We are learning about the troupe with Marrisa Moccasin, Wellness Facilitator and Patrick Mitsuing, Board member.
The Red Deer Aboriginal Dance Troupe is an all inclusive drum and dance group that helps to serve the needs of the Aboriginal Community, providing an atmosphere of first nation cultural learning through sharing, dancing, singing and drumming.
The troupe was started by a group of volunteers in 2004, often gathering in homes and garages to practice. As time went on, word spread, and others joined and brought their regalia and include dance. As the troupe grew and more came out to participate, organizers realized these activities were fulfilling a need in the community. And with more than 150 participants often attending their after school meetings, the Board has seen the troupe brings a strong connection to Indigenous culture, bringing people together for song and dance.
It grew so fast that Red Deer Child and Family Services took notice and has helped to fund the group. And as awareness grew, others have been reaching out to offer assistance, increasing their group of Knowledge Keepers, Elders, and workshop and craft providers.
Last year’s pandemic restrictions did not slow momentum, membership and participation steadily increased. They are adapting to the online world, growing their social media reach and hosting Facebook live videos. For instance, a mini Pow Wow at the Red Deer Museum brought close to 300,000 views!
This year, they will be increasing community practices to four every month, and are working on strategies to create workshops for specific age groups to provide the best experience possible. Practices include family activities, teachings in song, dance, and crafting.
And to give people the opportunity to participate in practices like crafting from their homes, after they register, they will receive a kit they can use to follow along with the live video, and post their finished pieces to share with others. A Knowledge Keeper or Elder attends to teach the meaning behind the craft, the deeper teachings and protocols, giving participants an alignment to culture.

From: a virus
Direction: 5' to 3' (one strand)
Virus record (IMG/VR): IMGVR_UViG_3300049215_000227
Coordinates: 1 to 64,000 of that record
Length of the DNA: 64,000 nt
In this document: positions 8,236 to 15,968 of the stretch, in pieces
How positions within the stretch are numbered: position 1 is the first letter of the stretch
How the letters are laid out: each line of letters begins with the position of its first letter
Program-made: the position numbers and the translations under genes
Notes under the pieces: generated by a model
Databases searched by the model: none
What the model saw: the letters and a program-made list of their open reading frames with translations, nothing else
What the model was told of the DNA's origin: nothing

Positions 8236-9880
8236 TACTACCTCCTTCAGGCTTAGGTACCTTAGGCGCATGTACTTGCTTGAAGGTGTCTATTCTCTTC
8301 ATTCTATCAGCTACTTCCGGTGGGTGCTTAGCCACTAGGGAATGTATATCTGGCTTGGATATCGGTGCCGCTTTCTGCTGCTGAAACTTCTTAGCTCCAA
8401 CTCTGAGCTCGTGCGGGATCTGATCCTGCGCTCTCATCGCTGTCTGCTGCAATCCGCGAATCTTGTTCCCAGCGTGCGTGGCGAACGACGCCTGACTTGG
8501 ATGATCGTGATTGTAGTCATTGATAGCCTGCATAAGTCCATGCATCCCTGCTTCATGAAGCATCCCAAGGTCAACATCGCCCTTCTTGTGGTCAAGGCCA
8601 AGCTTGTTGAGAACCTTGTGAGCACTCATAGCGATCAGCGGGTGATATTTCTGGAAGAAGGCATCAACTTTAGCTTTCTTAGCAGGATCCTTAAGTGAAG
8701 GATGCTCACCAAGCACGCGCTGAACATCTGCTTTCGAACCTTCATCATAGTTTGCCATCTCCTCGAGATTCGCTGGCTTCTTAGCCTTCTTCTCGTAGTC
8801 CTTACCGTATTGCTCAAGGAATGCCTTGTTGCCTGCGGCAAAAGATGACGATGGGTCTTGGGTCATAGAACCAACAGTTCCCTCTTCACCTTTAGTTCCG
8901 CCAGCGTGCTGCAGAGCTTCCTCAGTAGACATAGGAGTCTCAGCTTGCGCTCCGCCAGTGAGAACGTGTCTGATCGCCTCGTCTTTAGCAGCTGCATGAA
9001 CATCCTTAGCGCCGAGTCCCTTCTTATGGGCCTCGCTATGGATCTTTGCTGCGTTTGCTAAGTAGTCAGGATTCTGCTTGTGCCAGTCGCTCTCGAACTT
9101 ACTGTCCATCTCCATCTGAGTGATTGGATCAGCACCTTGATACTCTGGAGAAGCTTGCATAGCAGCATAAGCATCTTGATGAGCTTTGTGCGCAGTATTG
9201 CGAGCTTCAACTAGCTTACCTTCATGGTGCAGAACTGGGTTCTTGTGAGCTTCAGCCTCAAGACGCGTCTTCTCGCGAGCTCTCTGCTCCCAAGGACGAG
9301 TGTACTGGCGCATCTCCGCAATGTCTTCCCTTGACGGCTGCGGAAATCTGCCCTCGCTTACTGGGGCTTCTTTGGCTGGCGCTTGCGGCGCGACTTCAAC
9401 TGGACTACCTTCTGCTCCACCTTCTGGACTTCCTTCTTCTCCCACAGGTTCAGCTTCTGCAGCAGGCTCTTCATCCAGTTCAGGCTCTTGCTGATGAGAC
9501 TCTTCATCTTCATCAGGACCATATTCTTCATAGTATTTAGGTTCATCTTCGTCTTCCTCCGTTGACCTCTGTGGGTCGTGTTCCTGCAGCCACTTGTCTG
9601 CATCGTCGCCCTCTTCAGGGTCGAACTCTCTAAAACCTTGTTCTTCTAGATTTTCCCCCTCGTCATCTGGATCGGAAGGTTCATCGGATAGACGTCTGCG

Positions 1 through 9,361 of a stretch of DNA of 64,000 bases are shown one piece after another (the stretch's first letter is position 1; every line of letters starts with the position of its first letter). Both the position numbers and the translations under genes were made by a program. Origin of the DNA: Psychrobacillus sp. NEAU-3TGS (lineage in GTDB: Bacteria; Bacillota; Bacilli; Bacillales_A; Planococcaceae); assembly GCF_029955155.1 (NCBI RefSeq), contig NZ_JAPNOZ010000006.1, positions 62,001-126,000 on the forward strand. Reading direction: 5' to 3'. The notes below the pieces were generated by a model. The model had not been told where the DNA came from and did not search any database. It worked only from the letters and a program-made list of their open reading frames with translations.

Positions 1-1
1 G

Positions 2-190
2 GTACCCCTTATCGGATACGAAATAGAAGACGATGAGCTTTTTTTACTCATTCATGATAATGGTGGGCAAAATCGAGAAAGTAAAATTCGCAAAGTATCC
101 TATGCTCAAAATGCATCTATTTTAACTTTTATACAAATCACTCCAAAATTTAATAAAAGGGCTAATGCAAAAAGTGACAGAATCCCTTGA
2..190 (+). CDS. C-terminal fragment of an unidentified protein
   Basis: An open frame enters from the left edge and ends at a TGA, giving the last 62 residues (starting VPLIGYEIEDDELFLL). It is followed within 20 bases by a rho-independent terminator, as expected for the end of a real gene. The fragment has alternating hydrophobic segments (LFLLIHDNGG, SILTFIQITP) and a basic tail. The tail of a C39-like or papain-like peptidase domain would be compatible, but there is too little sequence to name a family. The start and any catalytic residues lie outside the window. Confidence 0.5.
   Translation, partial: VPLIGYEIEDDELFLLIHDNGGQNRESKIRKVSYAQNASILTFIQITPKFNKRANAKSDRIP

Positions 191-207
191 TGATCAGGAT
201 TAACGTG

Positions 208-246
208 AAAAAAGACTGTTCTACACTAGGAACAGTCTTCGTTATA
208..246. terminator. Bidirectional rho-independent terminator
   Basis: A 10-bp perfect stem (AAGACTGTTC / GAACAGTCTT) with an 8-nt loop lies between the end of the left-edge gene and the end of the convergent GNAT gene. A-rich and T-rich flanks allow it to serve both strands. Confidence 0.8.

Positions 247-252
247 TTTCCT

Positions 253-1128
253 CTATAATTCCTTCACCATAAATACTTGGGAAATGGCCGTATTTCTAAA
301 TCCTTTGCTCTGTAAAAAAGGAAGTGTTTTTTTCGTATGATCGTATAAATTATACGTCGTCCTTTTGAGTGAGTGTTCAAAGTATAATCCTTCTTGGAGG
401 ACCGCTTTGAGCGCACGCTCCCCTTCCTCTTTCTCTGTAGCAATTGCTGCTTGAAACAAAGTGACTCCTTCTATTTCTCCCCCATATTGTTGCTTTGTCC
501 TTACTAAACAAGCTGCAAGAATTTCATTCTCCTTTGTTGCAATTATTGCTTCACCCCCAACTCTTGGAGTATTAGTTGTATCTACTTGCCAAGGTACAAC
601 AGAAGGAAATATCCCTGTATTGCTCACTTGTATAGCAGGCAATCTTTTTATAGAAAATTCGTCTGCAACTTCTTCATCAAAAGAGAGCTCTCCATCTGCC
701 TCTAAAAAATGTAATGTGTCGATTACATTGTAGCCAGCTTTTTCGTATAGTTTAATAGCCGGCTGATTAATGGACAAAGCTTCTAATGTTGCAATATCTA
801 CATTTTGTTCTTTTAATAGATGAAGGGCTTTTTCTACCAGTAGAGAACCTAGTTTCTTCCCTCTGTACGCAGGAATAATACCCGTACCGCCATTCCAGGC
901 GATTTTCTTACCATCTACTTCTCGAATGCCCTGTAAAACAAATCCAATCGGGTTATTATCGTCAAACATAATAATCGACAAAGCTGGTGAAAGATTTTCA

Patrick is often asked if programs are available to everyone. His reply, “There are a lot of non-Indigenous people that are interested in connecting to culture. Reconciliation and battling racism are huge for us, and the more allies we have that are non-Indigenous is awesome, and we love having people from all walks of life come and enjoy the dancing and learn. There is space for everybody!”
Marrisa and Patrick are also pursuing other projects including creating an exhibit at the Red Deer Museum, and offering virtual tours, and are starting the Fire Within Mentorship Program, providing youth the opportunity to connect back to the land, and learn more about their culture with activities outside of song and dance. “We are so excited for this program to roll out! We will be taking 10 youth and focus on them for the year, pour into them, and spend time with them and local Elders.”
The troupe’s Board of Directors give their time, knowledge and experience as volunteers, and are committed to giving back to the community.